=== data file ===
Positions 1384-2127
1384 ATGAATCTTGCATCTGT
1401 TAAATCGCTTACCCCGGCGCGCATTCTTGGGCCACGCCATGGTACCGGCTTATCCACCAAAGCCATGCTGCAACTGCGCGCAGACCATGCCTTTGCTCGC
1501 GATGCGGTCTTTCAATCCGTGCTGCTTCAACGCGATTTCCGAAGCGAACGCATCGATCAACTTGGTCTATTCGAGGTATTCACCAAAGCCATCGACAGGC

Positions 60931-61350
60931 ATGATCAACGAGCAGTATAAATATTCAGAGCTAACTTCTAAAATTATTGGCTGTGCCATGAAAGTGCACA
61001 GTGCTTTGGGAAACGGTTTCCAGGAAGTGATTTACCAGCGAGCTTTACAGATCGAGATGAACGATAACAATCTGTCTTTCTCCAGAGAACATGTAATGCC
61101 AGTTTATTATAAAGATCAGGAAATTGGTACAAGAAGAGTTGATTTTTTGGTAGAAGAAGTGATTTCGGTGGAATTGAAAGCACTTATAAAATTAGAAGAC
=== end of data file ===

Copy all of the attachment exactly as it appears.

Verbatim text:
Positions 1384-2127
1384 ATGAATCTTGCATCTGT
1401 TAAATCGCTTACCCCGGCGCGCATTCTTGGGCCACGCCATGGTACCGGCTTATCCACCAAAGCCATGCTGCAACTGCGCGCAGACCATGCCTTTGCTCGC
1501 GATGCGGTCTTTCAATCCGTGCTGCTTCAACGCGATTTCCGAAGCGAACGCATCGATCAACTTGGTCTATTCGAGGTATTCACCAAAGCCATCGACAGGC

Positions 60931-61350
60931 ATGATCAACGAGCAGTATAAATATTCAGAGCTAACTTCTAAAATTATTGGCTGTGCCATGAAAGTGCACA
61001 GTGCTTTGGGAAACGGTTTCCAGGAAGTGATTTACCAGCGAGCTTTACAGATCGAGATGAACGATAACAATCTGTCTTTCTCCAGAGAACATGTAATGCC
61101 AGTTTATTATAAAGATCAGGAAATTGGTACAAGAAGAGTTGATTTTTTGGTAGAAGAAGTGATTTCGGTGGAATTGAAAGCACTTATAAAATTAGAAGAC